The case of Hadiya, the girl who converted to Islam and got married just entered the next chapter. She was asked by the Supreme Court to head back to college to complete her academic pursuits. In essence, the court had set her free from the custody of her parents and directed her to pursue studies at the Salem College. The dean of the college was appointed as her guardian. It did not say anything about allowing her to meet her husband.
— NDTV (@ndtv) November 27, 2017
In the history of Supreme Court, Hadiya will be among its most forgettable interventions. Problem: it will never be forgotten. No judge can dictate a 24-yr-old’s choices.— Shekhar Gupta (@ShekharGupta) November 27, 2017
Her father K M Ashokan said he will move a contempt plea in the Supreme Court against Sivaraj Homeopathy Medical College in Salem; where his daughter studies, for its decision to allow her to meet her husband. Her father was unhappy that Hadiya was allowed to speak to the media and questioned the decision to allow her to meet her husband saying in part, “The highest court of the country has sent her to the college to complete her education in a safe environment. If Jehan who has got an extremist link meets her it will compromise my daughter’s safety”. This case has highlighted the on the restrictions imposed on women within families and the right that she has to make her own life decisions. Gautam Bhatia, an advocate in the Supreme Court, in a column for the Hindustan Times, cites the constitution in making the case that a citizen should be free to make their own choices - “The constitution is founded on a simple idea: to every adult citizen, it proclaims: “The State is not your keeper. Your family is not your keeper. You are free to make your choices, and yes – free also to make your mistakes.” “For this reason, there was a sense of unreality this Monday at the Supreme Court, especially when, after two hours of argument, the Court finally asked Hadiya what she wanted. Her answer was clear: to be free and to live with her husband”. The ordeal that Hadiya had to undergo has helped shine a light on courts and the way in which they handled the case. It has also brought to the forefront religion, its extremes and the lens through which the public looks at them. As PV Dinesh writes in Outlook, the case has become a Hindu versus Muslim issue. In the column he examines the motivations and the case itself - “Hadiya is no longer a person, but an issue. An issue debated by media and society, weighed upon by State and Central Governments and used by radical elements for political capitalization”. “In Hadiya’s case, it (religious conversion) was brought about by peer influence; the fascination she felt for Islam due to the exposition of the same by two of her close friends. This episode has revealed to mainstream society, the existence of such institutions, fundamentalist and politico religious, from both the quarters”. “Hadiya’s theosophical life and sudden marriage will win finally, as she has crossed the boundaries of legal reach. The court’s power is limited to fact finding and ruling according to law and legal entitlements”. The court has come under criticism for its handling of the case. Dushyant a lawyer, in a column for the Mumbai Mirror comes down on the Supreme Court labeling its conduct regressive – “The highest court of the land, the guardian of the Constitution of India and of individual liberty, is keeping an adult woman away from her husband, because it suspects she may have been brainwashed by evangelists-cumterrorists”. “I have no hesitation in saying- the Supreme Court has conducted itself no better than the most regressive khap panchayat in the country. The difference is only of attire, location, fancy buildings and a façade of respectability”. To complicate matters is the NIA. AIMIM MP Asaduddin Owaisi in a column for The Print, criticizes the role of the NIA and says the love-jihad propaganda of the RSS and BJP should be called out – “This is not a case of ‘love jihad’, which the Sangh Parivar was shouting about from the rooftops. Hadiya had converted to Islam out of her own free will. There was no inducement; there was no fraud or pressure on her”. There are also questions about the role of the NIA, which told the Supreme Court on Monday that Hadiya’s husband had spoken to an ISIS recruiter. If that is the case, why have they not arrested him? And how is that conversation connected to Hadiya’s marriage to that person?” Some have criticized the media and the way a Hindu right wing term (love jihad) is being normalized. Sabha K in a column for The Print highlights how a narrative played out this time helped turn identities of marginalized people into click-bait commodities – “Nearly all of Indian media, from conservative to progressive-leaning news portals have all used the words ‘Love Jihad’ in their headlines while covering the case for Hadiya’s autonomy”. “Such headlines and captions are only part of a larger, structural problem. The urge for covering social issues through the lens of a ‘buzzword’ removed from its social and political context comes from seeing people’s identities and problems as news bytes with a sell-by date”. Lost in the chorus are Hadiya’s own words. She said in part, “I've been in unlawful custody for 11 months. I want my husband to be my guardian; I want to meet my husband & I want to complete my studies”. She seems to be one who is clear in her intentions but bound by courts and her parents; unable to live her life on her own terms. A win for Hadiya will definitely be a win for herself and a victory of constitutional rights.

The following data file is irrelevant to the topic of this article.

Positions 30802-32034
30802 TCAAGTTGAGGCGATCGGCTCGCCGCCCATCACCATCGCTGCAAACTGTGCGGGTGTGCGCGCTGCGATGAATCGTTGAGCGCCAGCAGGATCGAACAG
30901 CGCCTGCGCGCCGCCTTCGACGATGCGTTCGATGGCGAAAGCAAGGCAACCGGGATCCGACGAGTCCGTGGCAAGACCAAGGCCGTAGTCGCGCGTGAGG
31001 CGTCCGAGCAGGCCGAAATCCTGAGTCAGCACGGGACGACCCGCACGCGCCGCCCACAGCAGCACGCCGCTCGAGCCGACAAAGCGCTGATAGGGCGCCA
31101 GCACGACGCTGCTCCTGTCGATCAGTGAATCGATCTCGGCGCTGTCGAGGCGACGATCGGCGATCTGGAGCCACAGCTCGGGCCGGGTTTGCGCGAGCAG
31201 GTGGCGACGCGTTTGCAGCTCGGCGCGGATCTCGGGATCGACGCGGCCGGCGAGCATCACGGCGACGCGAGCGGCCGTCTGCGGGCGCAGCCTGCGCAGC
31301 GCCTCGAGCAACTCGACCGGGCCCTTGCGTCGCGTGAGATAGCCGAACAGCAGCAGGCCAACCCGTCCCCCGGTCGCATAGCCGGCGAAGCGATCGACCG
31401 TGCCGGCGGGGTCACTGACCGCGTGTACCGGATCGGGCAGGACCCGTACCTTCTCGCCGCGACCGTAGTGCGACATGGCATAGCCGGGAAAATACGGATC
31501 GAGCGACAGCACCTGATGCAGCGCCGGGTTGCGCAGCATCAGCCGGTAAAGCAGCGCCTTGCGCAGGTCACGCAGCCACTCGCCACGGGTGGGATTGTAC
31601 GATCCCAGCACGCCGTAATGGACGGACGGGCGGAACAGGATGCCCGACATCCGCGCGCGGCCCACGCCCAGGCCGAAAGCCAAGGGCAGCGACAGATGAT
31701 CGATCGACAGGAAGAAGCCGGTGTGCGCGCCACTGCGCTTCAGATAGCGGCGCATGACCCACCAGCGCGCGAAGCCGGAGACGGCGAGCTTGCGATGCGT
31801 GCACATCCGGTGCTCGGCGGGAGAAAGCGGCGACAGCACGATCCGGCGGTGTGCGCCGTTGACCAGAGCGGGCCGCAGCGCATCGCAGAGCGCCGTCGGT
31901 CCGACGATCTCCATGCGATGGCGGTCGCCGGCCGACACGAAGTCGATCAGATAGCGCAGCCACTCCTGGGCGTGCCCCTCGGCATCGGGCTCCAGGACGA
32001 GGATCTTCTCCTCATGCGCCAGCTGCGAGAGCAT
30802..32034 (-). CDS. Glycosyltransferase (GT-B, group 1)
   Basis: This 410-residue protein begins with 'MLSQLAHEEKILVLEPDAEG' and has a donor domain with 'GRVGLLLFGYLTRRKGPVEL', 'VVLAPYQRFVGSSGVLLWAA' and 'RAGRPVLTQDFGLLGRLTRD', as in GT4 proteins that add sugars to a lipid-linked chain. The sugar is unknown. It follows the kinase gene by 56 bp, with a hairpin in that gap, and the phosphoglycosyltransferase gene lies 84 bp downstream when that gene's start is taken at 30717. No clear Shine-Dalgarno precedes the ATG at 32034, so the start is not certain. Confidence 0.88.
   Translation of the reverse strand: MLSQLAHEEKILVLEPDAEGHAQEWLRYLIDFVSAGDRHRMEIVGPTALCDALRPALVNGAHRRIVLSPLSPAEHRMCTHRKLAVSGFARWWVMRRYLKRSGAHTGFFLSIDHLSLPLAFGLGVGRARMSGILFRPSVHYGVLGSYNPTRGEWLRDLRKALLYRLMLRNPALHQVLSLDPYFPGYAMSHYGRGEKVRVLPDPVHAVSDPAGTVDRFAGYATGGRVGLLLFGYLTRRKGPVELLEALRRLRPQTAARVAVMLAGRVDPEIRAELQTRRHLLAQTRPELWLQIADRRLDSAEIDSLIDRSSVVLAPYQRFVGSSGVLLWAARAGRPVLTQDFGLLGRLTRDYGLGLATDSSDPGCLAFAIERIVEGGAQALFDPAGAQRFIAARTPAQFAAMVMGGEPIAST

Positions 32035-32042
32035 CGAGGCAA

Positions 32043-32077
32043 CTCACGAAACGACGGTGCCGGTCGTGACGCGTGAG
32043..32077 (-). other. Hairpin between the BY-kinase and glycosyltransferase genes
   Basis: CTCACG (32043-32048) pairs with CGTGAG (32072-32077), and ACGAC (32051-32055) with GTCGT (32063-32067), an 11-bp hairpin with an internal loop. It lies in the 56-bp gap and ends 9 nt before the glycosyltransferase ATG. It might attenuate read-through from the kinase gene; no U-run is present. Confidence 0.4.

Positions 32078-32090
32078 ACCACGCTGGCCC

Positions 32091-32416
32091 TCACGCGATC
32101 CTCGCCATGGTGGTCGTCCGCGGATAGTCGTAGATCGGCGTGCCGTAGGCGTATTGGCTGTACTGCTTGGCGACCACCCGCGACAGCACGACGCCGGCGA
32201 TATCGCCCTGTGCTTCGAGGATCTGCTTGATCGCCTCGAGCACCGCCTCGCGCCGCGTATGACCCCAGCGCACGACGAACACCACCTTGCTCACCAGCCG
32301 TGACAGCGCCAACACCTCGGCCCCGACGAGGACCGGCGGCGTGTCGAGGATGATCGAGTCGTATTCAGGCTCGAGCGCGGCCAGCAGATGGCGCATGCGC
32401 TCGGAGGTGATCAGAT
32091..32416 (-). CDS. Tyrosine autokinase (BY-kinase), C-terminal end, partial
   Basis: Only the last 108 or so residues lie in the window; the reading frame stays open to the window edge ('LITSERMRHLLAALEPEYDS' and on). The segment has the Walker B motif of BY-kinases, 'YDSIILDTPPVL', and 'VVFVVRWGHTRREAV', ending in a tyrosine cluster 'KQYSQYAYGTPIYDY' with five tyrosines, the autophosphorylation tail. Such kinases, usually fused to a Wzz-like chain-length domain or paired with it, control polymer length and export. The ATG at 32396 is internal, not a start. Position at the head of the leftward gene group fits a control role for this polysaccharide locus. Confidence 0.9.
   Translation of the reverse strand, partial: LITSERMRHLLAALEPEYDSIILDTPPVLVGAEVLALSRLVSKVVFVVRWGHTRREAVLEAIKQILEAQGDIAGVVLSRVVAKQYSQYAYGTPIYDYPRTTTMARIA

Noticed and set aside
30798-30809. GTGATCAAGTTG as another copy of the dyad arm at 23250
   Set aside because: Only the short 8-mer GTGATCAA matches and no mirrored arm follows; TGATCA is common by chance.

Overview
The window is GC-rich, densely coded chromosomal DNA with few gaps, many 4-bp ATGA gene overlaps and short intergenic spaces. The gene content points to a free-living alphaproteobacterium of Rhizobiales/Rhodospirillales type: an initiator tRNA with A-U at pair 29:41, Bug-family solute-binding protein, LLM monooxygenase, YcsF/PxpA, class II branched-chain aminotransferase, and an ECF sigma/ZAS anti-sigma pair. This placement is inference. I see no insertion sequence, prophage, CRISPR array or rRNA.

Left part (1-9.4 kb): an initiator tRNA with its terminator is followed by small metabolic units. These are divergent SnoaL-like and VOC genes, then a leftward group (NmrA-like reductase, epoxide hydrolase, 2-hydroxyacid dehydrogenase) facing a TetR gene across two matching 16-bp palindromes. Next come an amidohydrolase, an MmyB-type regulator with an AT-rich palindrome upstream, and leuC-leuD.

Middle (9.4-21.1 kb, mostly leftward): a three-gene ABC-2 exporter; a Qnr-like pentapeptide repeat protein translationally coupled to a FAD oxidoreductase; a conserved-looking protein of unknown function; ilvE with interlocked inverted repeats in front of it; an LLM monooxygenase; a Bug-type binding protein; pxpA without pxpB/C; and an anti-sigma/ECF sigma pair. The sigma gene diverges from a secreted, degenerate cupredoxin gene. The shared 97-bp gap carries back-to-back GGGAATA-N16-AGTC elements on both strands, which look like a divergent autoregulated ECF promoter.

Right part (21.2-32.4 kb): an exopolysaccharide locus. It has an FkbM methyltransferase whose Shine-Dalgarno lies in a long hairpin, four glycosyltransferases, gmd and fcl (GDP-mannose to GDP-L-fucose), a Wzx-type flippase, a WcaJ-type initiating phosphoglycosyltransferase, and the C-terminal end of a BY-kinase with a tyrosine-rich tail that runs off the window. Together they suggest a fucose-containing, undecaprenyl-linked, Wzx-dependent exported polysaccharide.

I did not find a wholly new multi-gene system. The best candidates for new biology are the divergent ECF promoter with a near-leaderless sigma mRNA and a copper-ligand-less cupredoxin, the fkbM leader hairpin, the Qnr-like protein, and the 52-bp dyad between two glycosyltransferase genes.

Today’s Supreme Court decision on Hadiya is unfortunate. How can a 25 year old woman be stopped from living with her husband when she clearly states that she wants to? Her faith and her choice of husband is her own business.— Pritish Nandy (@PritishNandy) November 27, 2017